It all started with an email, nearly two years ago, when Heather Holmes was a recreational therapist, working toward her master’s while employed at the Good Samaritan Society’s care facility in Millard, Nebraska, on the west side of Omaha.
Of the hundreds of emails she received daily, this one piqued her curiosity. A New York-based non-profit called Music & Memory was offering a new webinar program to train nursing home professionals how to use iPods to create a personalized music program for residents. Holmes was taking a course in grant writing, and after doing some research about the program, decided this seemed like a perfect project to exercise her new skills.
Her grant application was successful, and Good Samaritan Society-Millard become one of the first elder care centers in the U.S. to be certified as a Music & Memory facility in fall 2011.
Enough iPods for Every Resident
Now the 103-bed skilled nursing and rehabilitation center, one of 240 communities in Good Samaritan’s national network, has achieved another first: Thanks to Holmes’s dedication, supportive leadership and colleagues, and a generous gift from a private donor, Good Samaritan Society-Millard has enough iPods for every resident in the facility—100 percent access.
“When I found out about the donation, I thought, wouldn’t it be great if everyone could have one,” says Holmes. “Our leadership was totally on board. They fully supported the program, thought it was innovative and said ‘go for it.’”
It took about a year to acquire all the iPods. Holmes says the program is gaining momentum as more and more residents try out the personalized music and “take ownership.”
Any resident who wants an iPod may have one. Currently, about a third of the community’s residents are participating in the program, including most of those who are severely impaired by dementia, Alzheimer’s and other cognitive challenges. The decision to have an iPod is totally up to the resident and his or her family, if the individual cannot express a preference.
Building Buy-in to Personalized Music
Those who are more independent, says Holmes, frequently approach staff with specific requests for music, from a recording of a beloved opera star to one of a favorite Spanish pop group. They often wear their headphones to meals in the common dining hall, provoking inquiries from other residents.
Expanding the personalized music program is a top priority. As Director of Recreational Therapy and Activities, Holmes now manages a team of two additional recreational therapists and an activities specialist. Each week and month, the team reviews residents’ playlist needs to update or refresh their collections. Among her efforts to fully integrate the program into the community’s culture, Holmes has made presentations at all-staff meetings about the benefits of personalized music, worked with admissions to include questions about musical interests during intake, explained the program to the Resident’s Council and taught nursing aides how to use and manage the iPods.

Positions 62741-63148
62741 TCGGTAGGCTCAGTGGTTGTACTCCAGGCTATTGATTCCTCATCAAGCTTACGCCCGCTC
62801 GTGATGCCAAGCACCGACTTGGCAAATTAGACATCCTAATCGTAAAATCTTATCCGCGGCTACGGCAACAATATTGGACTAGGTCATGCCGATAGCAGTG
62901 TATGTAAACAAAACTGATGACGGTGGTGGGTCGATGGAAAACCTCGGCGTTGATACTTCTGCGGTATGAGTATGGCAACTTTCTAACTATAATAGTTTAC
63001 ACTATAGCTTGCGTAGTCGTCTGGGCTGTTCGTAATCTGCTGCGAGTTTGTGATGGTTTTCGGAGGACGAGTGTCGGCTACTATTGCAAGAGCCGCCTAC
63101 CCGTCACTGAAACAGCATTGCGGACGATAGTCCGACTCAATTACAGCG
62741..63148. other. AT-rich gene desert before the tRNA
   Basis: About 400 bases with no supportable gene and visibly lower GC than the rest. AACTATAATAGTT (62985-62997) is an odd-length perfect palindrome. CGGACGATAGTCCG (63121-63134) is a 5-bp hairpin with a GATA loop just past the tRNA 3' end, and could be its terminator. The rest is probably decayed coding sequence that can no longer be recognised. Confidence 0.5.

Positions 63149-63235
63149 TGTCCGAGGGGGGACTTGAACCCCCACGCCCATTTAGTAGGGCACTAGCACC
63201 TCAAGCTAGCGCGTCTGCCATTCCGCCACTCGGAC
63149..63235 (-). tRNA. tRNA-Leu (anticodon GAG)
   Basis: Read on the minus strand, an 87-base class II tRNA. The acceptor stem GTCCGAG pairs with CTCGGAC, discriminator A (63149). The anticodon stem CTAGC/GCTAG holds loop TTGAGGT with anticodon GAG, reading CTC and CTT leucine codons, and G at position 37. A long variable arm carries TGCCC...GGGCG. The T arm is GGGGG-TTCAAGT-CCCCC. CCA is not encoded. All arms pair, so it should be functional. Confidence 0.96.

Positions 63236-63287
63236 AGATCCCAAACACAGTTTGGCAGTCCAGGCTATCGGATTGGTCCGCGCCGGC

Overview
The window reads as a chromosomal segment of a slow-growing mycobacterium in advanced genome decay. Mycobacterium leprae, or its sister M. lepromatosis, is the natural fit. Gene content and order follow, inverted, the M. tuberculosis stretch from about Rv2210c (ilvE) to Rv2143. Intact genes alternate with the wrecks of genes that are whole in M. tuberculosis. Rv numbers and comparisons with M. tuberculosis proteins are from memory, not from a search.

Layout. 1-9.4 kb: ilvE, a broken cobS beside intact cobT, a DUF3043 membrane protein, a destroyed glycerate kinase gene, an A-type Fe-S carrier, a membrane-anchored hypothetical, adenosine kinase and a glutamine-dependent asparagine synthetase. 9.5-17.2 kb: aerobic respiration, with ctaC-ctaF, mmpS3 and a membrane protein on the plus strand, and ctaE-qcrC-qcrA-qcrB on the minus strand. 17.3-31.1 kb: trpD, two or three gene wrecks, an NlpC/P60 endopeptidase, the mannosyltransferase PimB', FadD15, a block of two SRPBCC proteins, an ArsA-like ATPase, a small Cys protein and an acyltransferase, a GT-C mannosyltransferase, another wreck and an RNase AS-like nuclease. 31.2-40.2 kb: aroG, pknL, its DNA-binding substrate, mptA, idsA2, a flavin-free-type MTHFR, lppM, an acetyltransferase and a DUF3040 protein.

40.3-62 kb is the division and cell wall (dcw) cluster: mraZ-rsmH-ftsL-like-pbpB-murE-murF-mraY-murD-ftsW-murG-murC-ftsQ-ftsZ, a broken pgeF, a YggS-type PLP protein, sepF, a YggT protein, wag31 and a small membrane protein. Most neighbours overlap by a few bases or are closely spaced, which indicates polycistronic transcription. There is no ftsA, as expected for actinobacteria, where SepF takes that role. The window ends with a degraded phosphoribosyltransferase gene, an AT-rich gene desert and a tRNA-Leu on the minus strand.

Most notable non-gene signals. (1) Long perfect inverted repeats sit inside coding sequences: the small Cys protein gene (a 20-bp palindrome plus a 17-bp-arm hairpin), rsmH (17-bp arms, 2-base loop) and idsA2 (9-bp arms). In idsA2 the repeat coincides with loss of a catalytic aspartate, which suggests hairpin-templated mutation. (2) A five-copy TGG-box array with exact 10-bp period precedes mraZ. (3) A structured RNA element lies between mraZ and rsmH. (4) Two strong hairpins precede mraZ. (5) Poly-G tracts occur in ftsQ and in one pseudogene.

The Magic Key that Unlocks Memory
Her team has also integrated the iPods into “sensory boxes,” which are used in small groups of three to four residents with dementia who are very withdrawn and have difficulty communicating. The Beach Box, for example, includes sand to touch, images of the beach and iPods loaded with beach music that group members can listen to on headphones. Other sensory box themes include babies, weddings and Elvis Presley.
“We create an experience, and all of a sudden, someone in the group will have a moment when they speak five or six words—like ‘I remember dancing at my wedding,’” says Holmes. “For that minute, it’s like you’ve found a magic key to unlock their memory.”
All staff document the use and impact of iPods as part of their daily reporting. Consistent with what other professionals have observed in Music & Memory certified facilities nationwide, Holmes notes that residents often become calmer and more cheerful when listening to their own music. She says the music can curb difficult behavior, help residents fall asleep and take the place of pain medications.
Educating Future Recreational Therapists About the Benefits of Personalized Music
Holmes doesn’t stop with her colleagues at Good Samaritan when it comes to promoting the benefits of personalized music. She teaches a recreational therapy interventions course at the University of Nebraska-Omaha; in the lesson on person-centered programs, she always shows the Music & Memory video of Henry, which inevitably prompts a rich discussion afterwards.
It makes a strong impression on the students. “I always include a question about Henry on my mid-term exam,” says Holmes. “And people always remember. Music has played into many final presentations, as well.”
With Holmes as an inspiring role model, there’s every good chance those newly minted recreational therapists will carry a commitment to personalized music well beyond the classroom. And with good reason. Back at Good Samaritan-Millard, Holmes is well on her way, with the enthusiastic support of leadership and colleagues, to creating the nation’s first comprehensive, full-participation, personalized music program in an elder care facility.
Photo Credit: photosteve101 via Compfight cc
Want to bring personalized music to residents in your care facility? Please download Music & Memory’s free guide, Making the Case for Personalized Music: A Guide for Elder Care Professionals.
Founded in 2010, Music & Memory® is a non-profit organization that brings personalized music into the lives of the elderly or infirm through digital music technology, vastly improving quality of life.